Photographer Roman Robroek captures images of pianos in abandoned buildings

  • Roman Robroek from the Netherlands estimates he has visited around 500 abandoned locations on his adventures 
  • The 29-year-old's work ranges from close-ups of dust-covered keys to lonely instruments standing in empty rooms 
  • Robroek has shot pianos all over the world in countries including France, Italy, Germany, Belgium and Austria 

An abandoned photographer looks to capture the day the music died in locations around the world by snapping pianos in the dilapidated locations that he visits.

Roman Robroek, from the Netherlands, estimates that he has visited around 500 abandoned locations on his adventures - and each time he comes across a piano he has to make a record of it.

The photographer's works are extremely poignant and bring to mind the possibilities of the music that would have once played in the decaying buildings.

Roman Robroek, from the Netherlands, estimates that he has visited around 500 abandoned locations on his adventures. Above image taken in Belgium

Roman Robroek, from the Netherlands, estimates that he has visited around 500 abandoned locations on his adventures. Above image taken in Belgium

The photographer's works (above in France) are extremely poignant and bring to mind the possibilities of the music that would have once played in the decaying buildings

The photographer's works (above in France) are extremely poignant and bring to mind the possibilities of the music that would have once played in the decaying buildings

Robroek's works range from close-up shots of dust-covered keys to lonely instruments, appearing to have been shrunk by the scale of their empty surroundings.

The 29-year-old has shot pianos in the likes of France, Italy, Germany, Belgium and Austria.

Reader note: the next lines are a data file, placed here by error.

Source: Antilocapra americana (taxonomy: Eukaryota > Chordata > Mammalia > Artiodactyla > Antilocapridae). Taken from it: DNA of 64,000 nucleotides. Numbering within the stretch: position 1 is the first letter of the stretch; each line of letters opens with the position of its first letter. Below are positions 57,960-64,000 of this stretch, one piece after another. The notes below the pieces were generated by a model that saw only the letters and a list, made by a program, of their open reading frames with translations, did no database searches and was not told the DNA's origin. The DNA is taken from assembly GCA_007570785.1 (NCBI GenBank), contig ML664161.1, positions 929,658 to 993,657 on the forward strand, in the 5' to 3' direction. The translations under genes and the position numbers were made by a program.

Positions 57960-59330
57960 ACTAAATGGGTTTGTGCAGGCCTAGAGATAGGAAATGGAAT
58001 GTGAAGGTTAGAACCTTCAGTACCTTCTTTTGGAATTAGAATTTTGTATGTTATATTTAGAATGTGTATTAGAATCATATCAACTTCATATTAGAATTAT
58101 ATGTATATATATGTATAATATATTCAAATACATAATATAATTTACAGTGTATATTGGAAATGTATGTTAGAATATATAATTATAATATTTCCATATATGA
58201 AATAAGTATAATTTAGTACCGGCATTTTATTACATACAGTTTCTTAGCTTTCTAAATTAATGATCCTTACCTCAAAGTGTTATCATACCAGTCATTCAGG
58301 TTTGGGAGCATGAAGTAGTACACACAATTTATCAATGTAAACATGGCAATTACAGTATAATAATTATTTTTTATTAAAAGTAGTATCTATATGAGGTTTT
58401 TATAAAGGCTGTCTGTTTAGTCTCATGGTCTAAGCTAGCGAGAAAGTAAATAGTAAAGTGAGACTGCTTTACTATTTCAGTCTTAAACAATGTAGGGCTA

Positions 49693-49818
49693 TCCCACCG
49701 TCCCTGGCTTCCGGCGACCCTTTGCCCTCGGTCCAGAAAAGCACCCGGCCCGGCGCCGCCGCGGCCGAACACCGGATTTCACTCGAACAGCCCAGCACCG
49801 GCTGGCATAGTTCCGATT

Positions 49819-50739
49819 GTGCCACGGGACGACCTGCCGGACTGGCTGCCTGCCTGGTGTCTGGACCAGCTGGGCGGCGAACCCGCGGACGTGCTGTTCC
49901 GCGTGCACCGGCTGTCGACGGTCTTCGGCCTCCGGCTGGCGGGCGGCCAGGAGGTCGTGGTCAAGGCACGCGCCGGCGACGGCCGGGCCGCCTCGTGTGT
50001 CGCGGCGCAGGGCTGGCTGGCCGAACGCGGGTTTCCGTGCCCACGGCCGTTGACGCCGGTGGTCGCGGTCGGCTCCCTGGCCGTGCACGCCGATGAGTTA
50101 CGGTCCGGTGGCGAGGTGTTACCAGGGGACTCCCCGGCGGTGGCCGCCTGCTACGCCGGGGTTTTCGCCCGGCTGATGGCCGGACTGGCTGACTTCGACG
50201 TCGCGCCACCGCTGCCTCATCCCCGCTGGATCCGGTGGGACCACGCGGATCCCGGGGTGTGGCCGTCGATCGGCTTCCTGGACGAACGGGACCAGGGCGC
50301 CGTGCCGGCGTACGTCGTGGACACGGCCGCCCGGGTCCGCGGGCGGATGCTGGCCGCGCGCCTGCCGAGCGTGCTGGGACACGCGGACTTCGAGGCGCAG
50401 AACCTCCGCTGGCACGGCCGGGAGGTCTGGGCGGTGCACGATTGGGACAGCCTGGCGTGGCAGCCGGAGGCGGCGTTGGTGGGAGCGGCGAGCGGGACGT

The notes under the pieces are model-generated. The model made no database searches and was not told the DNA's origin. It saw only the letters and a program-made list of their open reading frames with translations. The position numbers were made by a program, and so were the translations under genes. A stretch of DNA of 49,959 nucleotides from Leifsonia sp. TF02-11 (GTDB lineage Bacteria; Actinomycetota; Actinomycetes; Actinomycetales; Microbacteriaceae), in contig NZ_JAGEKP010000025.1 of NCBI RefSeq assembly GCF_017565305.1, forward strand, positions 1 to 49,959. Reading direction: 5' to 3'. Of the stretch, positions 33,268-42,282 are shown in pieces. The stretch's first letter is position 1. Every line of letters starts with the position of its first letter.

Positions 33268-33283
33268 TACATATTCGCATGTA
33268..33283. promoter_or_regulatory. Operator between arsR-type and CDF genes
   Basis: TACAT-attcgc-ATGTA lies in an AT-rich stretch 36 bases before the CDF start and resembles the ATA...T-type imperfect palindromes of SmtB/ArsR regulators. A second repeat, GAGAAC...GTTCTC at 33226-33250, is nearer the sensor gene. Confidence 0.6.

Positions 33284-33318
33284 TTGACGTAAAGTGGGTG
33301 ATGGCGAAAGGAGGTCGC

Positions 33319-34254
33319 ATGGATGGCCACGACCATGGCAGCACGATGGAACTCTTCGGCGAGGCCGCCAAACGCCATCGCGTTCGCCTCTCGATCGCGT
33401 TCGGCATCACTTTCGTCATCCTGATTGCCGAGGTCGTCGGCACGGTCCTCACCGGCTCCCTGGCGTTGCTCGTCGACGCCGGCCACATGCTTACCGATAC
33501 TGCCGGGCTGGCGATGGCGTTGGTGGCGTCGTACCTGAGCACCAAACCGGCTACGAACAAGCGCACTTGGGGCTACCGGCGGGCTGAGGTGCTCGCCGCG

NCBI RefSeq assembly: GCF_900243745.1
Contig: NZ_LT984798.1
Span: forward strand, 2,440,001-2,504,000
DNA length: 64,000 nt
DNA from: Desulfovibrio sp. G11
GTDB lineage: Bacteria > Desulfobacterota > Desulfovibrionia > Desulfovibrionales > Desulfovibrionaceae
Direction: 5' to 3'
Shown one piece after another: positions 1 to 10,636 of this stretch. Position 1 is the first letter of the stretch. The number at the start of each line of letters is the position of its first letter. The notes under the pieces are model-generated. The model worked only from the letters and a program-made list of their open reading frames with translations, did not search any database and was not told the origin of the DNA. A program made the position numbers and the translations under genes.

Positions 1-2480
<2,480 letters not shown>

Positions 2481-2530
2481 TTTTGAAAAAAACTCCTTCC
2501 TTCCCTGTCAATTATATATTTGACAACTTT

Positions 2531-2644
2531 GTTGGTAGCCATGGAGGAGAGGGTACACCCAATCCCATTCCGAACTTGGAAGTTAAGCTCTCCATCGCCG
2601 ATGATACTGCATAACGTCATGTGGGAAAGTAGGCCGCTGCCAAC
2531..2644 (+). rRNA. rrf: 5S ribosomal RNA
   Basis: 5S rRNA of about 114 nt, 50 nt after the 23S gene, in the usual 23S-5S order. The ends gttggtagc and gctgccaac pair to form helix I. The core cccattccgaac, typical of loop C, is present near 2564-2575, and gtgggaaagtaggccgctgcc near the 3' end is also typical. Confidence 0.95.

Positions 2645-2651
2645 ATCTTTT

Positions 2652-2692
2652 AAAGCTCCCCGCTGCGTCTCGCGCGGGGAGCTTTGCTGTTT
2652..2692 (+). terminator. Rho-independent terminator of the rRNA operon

Despite revealing the countries where his images are taken, Robroek rarely goes into any more detail. Like many abandoned photographers, he does not like to name exact locations, as doing so may alert vandals or graffiti artists, he said.

In the future, Robroek plans to continue exploring, photographing pianos whenever he comes across them.

He said: 'When I know there is a piano in the building I'm shooting, it's the first thing I run off to.

The 29-year-old has shot pianos in abandoned homes, theatres and venues in the likes of France, Italy, Germany, Belgium (pictured) and Austria

The 29-year-old has shot pianos in abandoned homes, theatres and venues in the likes of France, Italy, Germany, Belgium (pictured) and Austria

Despite revealing the countries where his images are taken, Robroek rarely goes into any more detail. Picture taken in Italy

Despite revealing the countries where his images are taken, Robroek rarely goes into any more detail. Picture taken in Italy

Some instruments appear to have been shrunk by the scale of their empty surroundings
Robroek's works range from close-up shots of dust-covered keys to lonely instruments

Robroek's work ranges from close-up shots of dust-covered keys to lonely instruments, appearing to have been shrunk by the scale of their empty surroundings. Pictured: A derelict building in Germany (left) and keys in France (right)

He added: 'It's my goal to keep improving the point of view of the photos I take of pianos, and the story I try to tell with them. 

'Pianos are so beautiful - I love their shape and how they are crafted. When I want or need to unwind I always listen to piano music, it's so relaxing.

'When I see a piano in an abandoned building, I love to think about how the former residents used to play it in the room it is standing in and how they'd produce music for themselves or others in the room.

'It's the most interesting musical instrument, to me.' 

Like many abandoned photographers, Robroek does not like to name exact locations, as doing so may alert vandals or graffiti artists. Pictured: A former concert hall in Bulgaria

Like many abandoned photographers, Robroek does not like to name exact locations, as doing so may alert vandals or graffiti artists. Pictured: A former concert hall in Bulgaria

In the future, Robroek plans to continue exploring and photographing pianos whenever he comes across them. Pictured: Sheets of music still remain on an abandoned instrument 

In the future, Robroek plans to continue exploring and photographing pianos whenever he comes across them. Pictured: Sheets of music still remain on an abandoned instrument 

Robroek said he likes to imagine what sort of life the piano had before it was abandoned. Pictured: Instrument in Germany

Robroek said he likes to imagine what sort of life the piano had before it was abandoned. Pictured: Instrument in Germany

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